"The learning experience is great for our students," she reasons. "Where in the United States can you see active leprosy, tuberculosis. they have the chance to work with conditions they'd otherwise never see. We go from triage to fittings of hearing aids to working with translators."
"I was really impressed with the work the South African audiologists were doing both in urban settings and in rural regions," says Lindsay Bondurant, MS, CCC-A, currently a PhD student at UT-Dallas. "We really enjoyed seeing what was different and what was similar about audiology education programs in South Africa compared to the U.S."
What's more, the students have the opportunity to do some educating of their own, both with translators and people with hearing loss, on how to properly use hearing aids and get optimal usage from the devices.
"One of the students told me, 'I never knew I could do diagnostics or counseling under a tree!'" recalls Dr. Clark.
"We truly got to know the meaning of flexibility, as some of the areas we worked in lacked running water and electricity," adds Bondurant. "We found that there is a lot that you can do with a little advanced planning and on-the-spot troubleshooting."
Due to some political complications, Dr. Clark has been unable to return to Mozambique since 2008. While she admits to missing her friends, she also can see the benefits of beginning a transition in which she and her program of peers are relied upon to a lesser degree.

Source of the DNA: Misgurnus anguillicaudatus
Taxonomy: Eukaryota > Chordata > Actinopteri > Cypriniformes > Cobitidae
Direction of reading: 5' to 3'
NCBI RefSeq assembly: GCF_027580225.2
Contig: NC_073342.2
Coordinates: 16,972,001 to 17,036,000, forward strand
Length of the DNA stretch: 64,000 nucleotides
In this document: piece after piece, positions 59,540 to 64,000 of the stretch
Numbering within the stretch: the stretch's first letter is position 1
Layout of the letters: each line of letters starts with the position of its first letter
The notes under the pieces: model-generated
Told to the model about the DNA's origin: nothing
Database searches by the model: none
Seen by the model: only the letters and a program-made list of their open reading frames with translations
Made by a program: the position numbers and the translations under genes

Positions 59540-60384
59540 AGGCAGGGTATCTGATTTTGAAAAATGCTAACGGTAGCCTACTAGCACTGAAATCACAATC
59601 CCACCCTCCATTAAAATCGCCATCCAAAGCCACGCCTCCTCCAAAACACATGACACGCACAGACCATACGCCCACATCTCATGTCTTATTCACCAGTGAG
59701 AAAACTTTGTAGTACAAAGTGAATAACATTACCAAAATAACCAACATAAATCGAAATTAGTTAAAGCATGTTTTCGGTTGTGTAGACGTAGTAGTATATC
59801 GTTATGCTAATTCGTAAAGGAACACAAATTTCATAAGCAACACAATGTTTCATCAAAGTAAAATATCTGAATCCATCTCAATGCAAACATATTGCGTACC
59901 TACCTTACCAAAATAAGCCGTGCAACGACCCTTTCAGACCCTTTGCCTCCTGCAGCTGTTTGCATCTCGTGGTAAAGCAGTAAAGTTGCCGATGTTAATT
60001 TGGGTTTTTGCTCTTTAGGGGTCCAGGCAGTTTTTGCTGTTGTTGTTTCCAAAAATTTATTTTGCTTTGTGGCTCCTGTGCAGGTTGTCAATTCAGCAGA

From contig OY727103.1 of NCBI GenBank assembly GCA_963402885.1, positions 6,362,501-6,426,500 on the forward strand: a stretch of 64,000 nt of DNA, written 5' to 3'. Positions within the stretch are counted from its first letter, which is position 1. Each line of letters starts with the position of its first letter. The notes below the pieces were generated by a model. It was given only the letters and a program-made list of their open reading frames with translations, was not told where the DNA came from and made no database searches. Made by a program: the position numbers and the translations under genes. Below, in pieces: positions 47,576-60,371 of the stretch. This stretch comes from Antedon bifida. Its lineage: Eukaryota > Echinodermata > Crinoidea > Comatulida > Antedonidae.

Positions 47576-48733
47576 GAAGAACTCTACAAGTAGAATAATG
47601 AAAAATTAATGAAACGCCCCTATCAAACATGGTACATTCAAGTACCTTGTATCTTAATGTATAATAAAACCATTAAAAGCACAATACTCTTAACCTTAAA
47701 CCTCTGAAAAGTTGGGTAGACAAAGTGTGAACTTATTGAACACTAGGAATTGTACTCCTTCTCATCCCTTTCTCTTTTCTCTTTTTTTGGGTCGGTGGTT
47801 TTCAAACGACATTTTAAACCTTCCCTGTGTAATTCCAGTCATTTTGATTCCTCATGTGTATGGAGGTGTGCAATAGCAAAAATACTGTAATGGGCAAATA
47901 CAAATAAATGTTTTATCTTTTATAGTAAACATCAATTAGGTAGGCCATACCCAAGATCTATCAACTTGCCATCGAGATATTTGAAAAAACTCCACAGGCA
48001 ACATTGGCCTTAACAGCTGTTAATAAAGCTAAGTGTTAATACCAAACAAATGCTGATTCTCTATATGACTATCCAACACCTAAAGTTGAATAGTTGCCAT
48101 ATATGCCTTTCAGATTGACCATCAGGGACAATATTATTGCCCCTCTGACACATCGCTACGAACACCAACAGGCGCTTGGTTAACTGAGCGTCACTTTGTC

As such, Dr. Clark has developed what she calls her exit strategy-identifying places where Mozambicans can further their education and gain certification to dispense hearing aids. A distance-learning program, based in South Africa, provides these educators with a means to supplement their education and prepare them for treating those with hearing loss in Mozambique.
"Then they can take on the political battles," Dr. Clark reasons, "because they know their country. They know the culture and the political landscape-I don't know the nuances."
She admits she'll miss the natives, but the past 12 years have shown Dr. Clark the vast potential of African nations in the world of audiology-with or without her.
"They are just so understaffed," she laments. "So it's important for us to develop as many audiologists as we can. There's a whole world of possibilities."
Rob Senior is managing editor at ADVANCE and can be reached at RSenior@advanceweb.com.